Perhaps the most impressionistic part of Sans Soleil, though it is just as faithful to reality as the other elements, is the use of sound and the original score. The sound, recorded separately from the footage, is hazy and feels at a remove from the images, as if it was being heard through an invisible barrier and echoing through time and space. It makes some parts of the film feel almost hallucinatory in the way it is mixed so that it appears to fold over itself, yet it reflects reality in the way that sound flows together and no one person can hear all, or even most of the sounds going on even in his or her immediate surroundings. This quality of somewhat unsettling strangeness is compounded by the largely electronic score that weaves in and out of the recorded sound, used in a way that feels spare even though it is present for the majority of the film. It is both haunting and shimmering in the way it modulates up and down, never falling into a recognizable groove or melody but instead remaining endlessly engaging and mysterious.

More than any other element, Sans Soleil is sustained by the most cinematic of techniques, editing. It allows Marker to make grand leaps, both spatially and thematically; moving in one cut from Tokyo to Guinea-Bissau, from adult films to a picture of the pope, and perhaps most stunningly, from people sleeping on a train to media as a representation of their dreams. The choices of when exactly to cut feel astonishingly organic, no matter how far the distance between the two points is, and it is sudden without feeling at all erratic.

Marker’s choice of structure and setting is vital to his overall themes of the universality and the human experience. Though the time frame, and indeed, whether the film takes place at all in any chronological sense is highly unclear, it only further serves to simulate and emulate the nature of human memory. It blends together dates and times, jumbling events together and confusing a human being as to the who, what, when, where, why and how for virtually every event until it all becomes one singular experience, a timestream that retains life only in the general feeling, as some events stick out while others are subsumed in the depths of memory. The settings, too, run the gamut of the human experience, from the out of control modernization of Tokyo to the solidly middle class life of Iceland to the developing society of Guinea-Bissau. Yet none are as strange and as lovely as San Francisco, presented as a dream world in which another masterpiece of cinema, Vertigo, which is described as “the ultimate story of ‘impossible memory’” (Lupton) is sent and is inextricably linked to. These places all have so many things in common, and so many things that set each of them apart, but paramount is the sense of tradition, the sense of a fragmented memory, and the sense of humanity shining through.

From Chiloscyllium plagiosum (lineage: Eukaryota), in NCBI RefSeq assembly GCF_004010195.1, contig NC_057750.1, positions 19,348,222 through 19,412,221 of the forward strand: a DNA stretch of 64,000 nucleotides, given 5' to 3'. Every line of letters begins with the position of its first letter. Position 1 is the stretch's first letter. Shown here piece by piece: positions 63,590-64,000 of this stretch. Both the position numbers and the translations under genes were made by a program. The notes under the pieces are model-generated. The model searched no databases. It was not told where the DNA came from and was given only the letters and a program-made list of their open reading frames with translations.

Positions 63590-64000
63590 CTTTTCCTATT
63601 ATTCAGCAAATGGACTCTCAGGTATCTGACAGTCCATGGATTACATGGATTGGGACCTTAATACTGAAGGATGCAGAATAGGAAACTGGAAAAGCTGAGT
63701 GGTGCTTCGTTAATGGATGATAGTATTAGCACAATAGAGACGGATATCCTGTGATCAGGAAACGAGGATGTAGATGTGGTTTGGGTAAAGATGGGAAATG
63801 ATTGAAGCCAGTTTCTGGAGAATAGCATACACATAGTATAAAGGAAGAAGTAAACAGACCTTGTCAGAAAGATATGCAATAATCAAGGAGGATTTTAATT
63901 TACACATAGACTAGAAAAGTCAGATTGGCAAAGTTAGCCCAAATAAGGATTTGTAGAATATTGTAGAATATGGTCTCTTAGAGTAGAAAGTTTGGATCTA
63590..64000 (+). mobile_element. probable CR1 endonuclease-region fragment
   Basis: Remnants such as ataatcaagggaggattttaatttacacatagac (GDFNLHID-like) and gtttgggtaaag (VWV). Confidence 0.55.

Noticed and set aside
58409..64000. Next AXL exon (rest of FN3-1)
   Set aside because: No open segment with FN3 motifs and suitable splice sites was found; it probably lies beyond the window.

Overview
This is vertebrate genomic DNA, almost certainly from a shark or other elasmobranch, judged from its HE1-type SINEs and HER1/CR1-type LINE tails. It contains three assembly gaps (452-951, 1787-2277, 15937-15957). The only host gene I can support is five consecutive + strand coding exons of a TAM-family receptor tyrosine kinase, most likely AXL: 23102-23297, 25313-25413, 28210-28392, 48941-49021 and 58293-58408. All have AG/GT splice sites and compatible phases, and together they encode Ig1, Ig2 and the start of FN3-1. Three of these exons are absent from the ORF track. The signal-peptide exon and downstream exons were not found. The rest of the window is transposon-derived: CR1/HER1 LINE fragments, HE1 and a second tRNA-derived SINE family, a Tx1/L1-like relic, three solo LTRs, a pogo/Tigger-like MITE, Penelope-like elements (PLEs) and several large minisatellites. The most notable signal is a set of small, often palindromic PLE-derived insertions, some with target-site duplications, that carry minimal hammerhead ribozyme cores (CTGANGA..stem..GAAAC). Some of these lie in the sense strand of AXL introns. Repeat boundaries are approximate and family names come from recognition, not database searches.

Marker sees his subjects with, first and foremost, a sense of equality. No matter what the person’s lot in life is or their age or gender, he focuses in on them with the same intentness and attitude, leaving it up to the subject how to respond. Through this mass accumulation of so many faces, he assembles a universal view of humanity that is feels both fearful and hopeful. In a world that is rapidly changing, the human spirit is threatened by the march of time, as it forgets more and more of its memories and ways of living, a fact displayed most by the use of The Zone. It is a beautiful and terrifying place that represents reality just as clearly as the human memory, but it, as an extension of technology as a whole threatens to supplant what it means to truly be human Marker’s act is thus to capture these, in all of their glory, in all their beauty and gracelessness. It is ultimately optimistic in its belief in the persistence of the human spirit, but it is only more mysterious and lovely in its ambiguity. A towering film that is both overpowering and devastatingly personal, a profoundly universal work of art that affirms everything about humanity, both for the worse and for the better.

Only a film, done in such a manner, could reflect reality in this way; only film has such a blend of sight, sound, and especially tangibility to captivate the viewer and enlighten them. Sans Soleil is only one of many films, and of even more works of art, that represents the human experience so profoundly, but, thanks to the creative vision of Marker, only Sans Soleil can show it in such a uniquely revelatory fashion.